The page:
Of his musical education, which undoubtedly began under his father, little is known. It is possible he studied with Jan Willemszoon Lossy, a town musician (but not an organist) in Haarlem. Haarlem is about 15 miles from Amsterdam and it would not have been out of the question for the boy to make the journey on a regular basis. Here he might also have come under the influence of Floris van Aldrichen, a noted player at the Baavokerk, and Claas Albrechtszoon van Wieringen. Documentary evidence confirms Sweelinck as organist at the Oude Kerk from 1581, but it is possible he was performing this role as early as 1577. His father had died in 1573 and his immediate successor lasted only a matter of months. In November 1577 another organist was buried in the church and maybe the city fathers, who had taken an active interest in the education of the boy, felt that the 15 year old was ready to step into his father’s shoes. Calvinism saw no place for the organ in worship, and new churches often had no provision for an instrument. However the many fine existing organs, such as the two instruments by Henrik Niehoff in the Oude Kerk, were the property and responsibility of the town authorities, and a source of considerable pride. Sweelinck’s appointment was, therefore, a civic rather than an ecclesiastical one and, by the standards of his day, his duties were relatively light. He was expected to play for one hour, twice a day, for the edification of visitors to the church. (At Leiden, organ recitals were encouraged before and after services to keep people out of the inns and taverns.) He was also responsible for the state of the organs but not for their tuning. Unlike many of his colleagues he did not have to play the carillon – described by Charles Burney, the musical chronicler of his age, as ‘the jingling of bells and ducats’ – nor did he have to play the harpsichord for official functions. His annual salary was 100 gilders, but when his mother died in 1585 this was doubled, as he now had responsibility for his whole family. When, in 1590, he married Claesgen Dircxdochter Puyner from Medemblik it was increased again to 300 gilders and he was also provided with free accommodation. His fame as a player began to spread and visitors to Amsterdam came to the Oude Kerk especially to hear him; he became something of a tourist attraction. The English composer Peter Philips, who was to become a life-long friend, came in 1593 to ‘see and hear an excellent man of his faculties.’ (The hapless Philips, a Catholic, was promptly arrested and imprisoned in the Hague.)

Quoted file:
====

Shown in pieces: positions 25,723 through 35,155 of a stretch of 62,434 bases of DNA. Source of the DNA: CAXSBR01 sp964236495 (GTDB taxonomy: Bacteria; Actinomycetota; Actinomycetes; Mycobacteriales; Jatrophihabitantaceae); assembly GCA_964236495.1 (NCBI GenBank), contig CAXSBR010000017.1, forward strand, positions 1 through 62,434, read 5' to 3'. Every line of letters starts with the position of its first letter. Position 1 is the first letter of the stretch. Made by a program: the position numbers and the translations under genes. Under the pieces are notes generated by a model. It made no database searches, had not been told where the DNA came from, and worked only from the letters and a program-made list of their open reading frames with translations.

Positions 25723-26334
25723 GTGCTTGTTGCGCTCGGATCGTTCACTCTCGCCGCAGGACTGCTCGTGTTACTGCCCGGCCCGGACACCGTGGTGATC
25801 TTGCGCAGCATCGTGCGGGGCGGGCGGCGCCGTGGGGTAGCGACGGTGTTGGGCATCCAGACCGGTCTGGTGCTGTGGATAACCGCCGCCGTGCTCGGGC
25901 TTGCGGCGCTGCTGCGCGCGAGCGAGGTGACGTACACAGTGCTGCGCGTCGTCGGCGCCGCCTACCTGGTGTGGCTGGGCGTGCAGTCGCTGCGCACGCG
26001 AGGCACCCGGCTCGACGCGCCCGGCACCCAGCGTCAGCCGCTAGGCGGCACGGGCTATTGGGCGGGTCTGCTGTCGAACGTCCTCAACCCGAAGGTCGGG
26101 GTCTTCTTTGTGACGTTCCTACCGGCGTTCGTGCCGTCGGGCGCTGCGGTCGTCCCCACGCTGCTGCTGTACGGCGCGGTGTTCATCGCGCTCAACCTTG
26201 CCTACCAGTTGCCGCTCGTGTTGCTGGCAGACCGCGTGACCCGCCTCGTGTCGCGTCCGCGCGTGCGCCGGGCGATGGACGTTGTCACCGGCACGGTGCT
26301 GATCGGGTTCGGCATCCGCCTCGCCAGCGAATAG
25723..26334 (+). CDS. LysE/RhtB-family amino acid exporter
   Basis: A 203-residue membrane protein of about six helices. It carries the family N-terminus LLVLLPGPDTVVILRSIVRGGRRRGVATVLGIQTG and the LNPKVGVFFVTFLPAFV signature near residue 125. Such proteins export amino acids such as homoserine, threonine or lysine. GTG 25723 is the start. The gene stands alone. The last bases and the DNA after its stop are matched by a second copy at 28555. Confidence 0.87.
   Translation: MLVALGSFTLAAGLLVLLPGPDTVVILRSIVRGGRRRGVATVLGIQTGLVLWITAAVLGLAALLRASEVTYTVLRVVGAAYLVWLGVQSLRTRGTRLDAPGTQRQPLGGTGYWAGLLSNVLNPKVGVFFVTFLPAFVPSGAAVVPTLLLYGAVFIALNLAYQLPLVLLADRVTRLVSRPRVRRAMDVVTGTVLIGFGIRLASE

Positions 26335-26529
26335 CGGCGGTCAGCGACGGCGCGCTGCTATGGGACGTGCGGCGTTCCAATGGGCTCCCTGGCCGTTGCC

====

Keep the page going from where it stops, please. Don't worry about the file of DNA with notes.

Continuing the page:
As his reputation as a performer spread he began to attract pupils from all over the continent who helped spread his name throughout Germany, Eastern Europe and Scandinavia. Undoubtedly the most important were Samuel Scheidt and Heinrich Scheidemann who laid the foundations for the North German School, which ultimately spawned Dietrich Buxtehude and Johann Sebastian Bach. At one point his pupils Ulrich Cernitz, Jacob Praetorius II and Heinrich Scheidemann held the three principal organist posts in Hamburg, leading Handel’s friend, the composer and writer Johann Mattheson, to dub him ‘Der Hamburgische Organistenmacher’. He was well paid for his services as a teacher, the fees usually being met by the Town Council of the pupil concerned, and he died a relatively wealthy man.